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GS1 barcode scanning on construction site with a mobile phone

GS1 to construction in collaboration

Author: Otto Alhava
Published: 9.12.2020

My home suburbs in Helsinki are not necessarily the hot news because of digital leaps, but nevertheless, the all neighborhood stores come with self service check-outs and automatized pick-up points. Covid-19 has sped up the change towards fully digital activities, for sure, but in these times of online purchasing, the differentiator that counts between different parties is the fast development of applications.

It’s become important to be able to select how you get your delivery from an online store because of the mobile application development. The competition will soon clear out a player that doesn’t put effort into digital information management or offer clients other options than collecting their heavy packages from a downtown store where you can’t even park. Comparing and selecting between online stories is so easy that a poor package deliverer makes customers look for their goods elsewhere.

We must define how to apply GS1 in the worksite environment and in relation to the supply chain.

It’s interesting to see that with the current logistic chain, it seems to be profitable to sell carburetor parts worth 4,79 euros from their country of origin, add their shipping fee, offer real-time monitoring and a possibility to change the shipping address during the delivery, and authorize the courier to drop off the package to a given location. It is obvious here that digitalization has enabled reducing the transaction costs near to a zero. But then – a direct cut to a construction site: flooring shipment for 240 apartment arrives unannouced two days prior to their delivery date and the truck driver and the site don’t speak the same language, let alone understand each other. The driver unloads the cargo, in a hurry, partially to the driveway, and the site management must command all men and women to carry the parcels inside to protect them from the weather. As the driver speeds away, the much needed copy of the shipment document falls to the muddy ground. Or, version two: an element shipment should arrive at 1 PM including elements 5,6,7 and 8. The shipment is nowhere to be found, phone calls start, the installation group loiters around. The shipment finally arrives at 3 PM including elements 6,7 and two other ones without any markings on their number, or, well, one of them has a note but no-one can read the handwriting. The situation is not clear to anyone, and so the rounds of figuring it out, trying to make sense of element cards and making endless phone calls starts.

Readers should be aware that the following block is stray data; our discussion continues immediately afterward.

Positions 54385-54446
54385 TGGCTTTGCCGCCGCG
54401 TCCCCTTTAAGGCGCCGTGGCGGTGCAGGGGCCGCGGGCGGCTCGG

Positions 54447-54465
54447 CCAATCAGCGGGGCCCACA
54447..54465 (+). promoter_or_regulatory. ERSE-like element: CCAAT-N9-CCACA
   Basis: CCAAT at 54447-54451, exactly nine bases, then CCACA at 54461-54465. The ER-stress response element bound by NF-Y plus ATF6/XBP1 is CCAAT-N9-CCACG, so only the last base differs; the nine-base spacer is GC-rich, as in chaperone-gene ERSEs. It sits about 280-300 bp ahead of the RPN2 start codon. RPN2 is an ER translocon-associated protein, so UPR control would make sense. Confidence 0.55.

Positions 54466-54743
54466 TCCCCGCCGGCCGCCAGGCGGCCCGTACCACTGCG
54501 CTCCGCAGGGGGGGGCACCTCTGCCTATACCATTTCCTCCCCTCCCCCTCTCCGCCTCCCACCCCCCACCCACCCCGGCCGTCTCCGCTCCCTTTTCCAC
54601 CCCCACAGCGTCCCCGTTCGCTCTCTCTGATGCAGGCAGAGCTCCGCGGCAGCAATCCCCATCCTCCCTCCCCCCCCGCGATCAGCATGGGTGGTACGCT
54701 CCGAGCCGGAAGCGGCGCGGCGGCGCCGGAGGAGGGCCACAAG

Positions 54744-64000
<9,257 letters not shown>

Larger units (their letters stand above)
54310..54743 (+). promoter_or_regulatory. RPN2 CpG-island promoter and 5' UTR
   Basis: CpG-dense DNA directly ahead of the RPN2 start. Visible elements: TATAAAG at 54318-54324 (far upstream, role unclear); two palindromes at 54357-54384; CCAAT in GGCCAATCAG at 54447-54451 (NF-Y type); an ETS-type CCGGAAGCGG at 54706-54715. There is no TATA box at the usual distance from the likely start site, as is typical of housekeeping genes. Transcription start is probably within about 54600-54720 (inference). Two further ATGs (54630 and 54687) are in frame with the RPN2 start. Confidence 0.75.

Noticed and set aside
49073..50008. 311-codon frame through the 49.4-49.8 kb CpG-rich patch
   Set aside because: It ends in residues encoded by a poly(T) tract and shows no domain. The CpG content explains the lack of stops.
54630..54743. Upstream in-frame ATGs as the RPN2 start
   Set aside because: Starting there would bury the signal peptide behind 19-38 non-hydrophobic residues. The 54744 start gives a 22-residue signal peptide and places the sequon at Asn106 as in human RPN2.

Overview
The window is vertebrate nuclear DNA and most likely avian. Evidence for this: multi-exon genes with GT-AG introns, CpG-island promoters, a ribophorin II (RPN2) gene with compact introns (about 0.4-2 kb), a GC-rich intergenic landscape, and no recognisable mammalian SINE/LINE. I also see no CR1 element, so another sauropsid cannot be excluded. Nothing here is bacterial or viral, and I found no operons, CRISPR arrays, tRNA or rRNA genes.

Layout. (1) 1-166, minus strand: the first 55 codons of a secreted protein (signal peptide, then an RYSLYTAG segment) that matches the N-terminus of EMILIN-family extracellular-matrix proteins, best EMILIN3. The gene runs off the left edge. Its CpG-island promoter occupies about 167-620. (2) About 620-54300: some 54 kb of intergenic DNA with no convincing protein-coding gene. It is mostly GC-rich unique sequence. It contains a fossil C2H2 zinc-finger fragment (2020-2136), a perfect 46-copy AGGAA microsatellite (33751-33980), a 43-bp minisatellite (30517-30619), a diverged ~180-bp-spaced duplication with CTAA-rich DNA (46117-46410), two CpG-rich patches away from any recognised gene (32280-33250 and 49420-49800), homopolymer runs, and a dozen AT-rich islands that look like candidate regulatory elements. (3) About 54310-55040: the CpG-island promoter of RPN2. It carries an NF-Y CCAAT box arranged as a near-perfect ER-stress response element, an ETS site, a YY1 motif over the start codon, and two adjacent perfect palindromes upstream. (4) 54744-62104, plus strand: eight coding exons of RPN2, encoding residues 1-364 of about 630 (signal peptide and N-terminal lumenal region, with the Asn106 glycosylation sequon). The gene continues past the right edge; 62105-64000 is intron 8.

So we can succesfully deliver a part worth 4 euros and weighing 20 grams in B2C commerce, but we can’t mark a 10 tonne element with a barcode or digital identification. Why not? How could we bring the benefits of global consumer markets to the construction sites? If everyone has a barcode reader – smart phone – in their pocket, then why not make use of it? Shared situational awareness in the supply chain would benefit all parties.

The good news is that the model for passing on the information already exists and it’s been tested on numerous industries. Its use is fostered by a non-profit organization, GS1, which has developed and standardized the current implementation of sharing, managing and using ID codes. For the construction industry, this brings an important, missing solution specifically to connecting the supply chain with the site, as GS1 offers means to identify products and building parts, automatize the supply chain, and transfer data in a structural way between companies.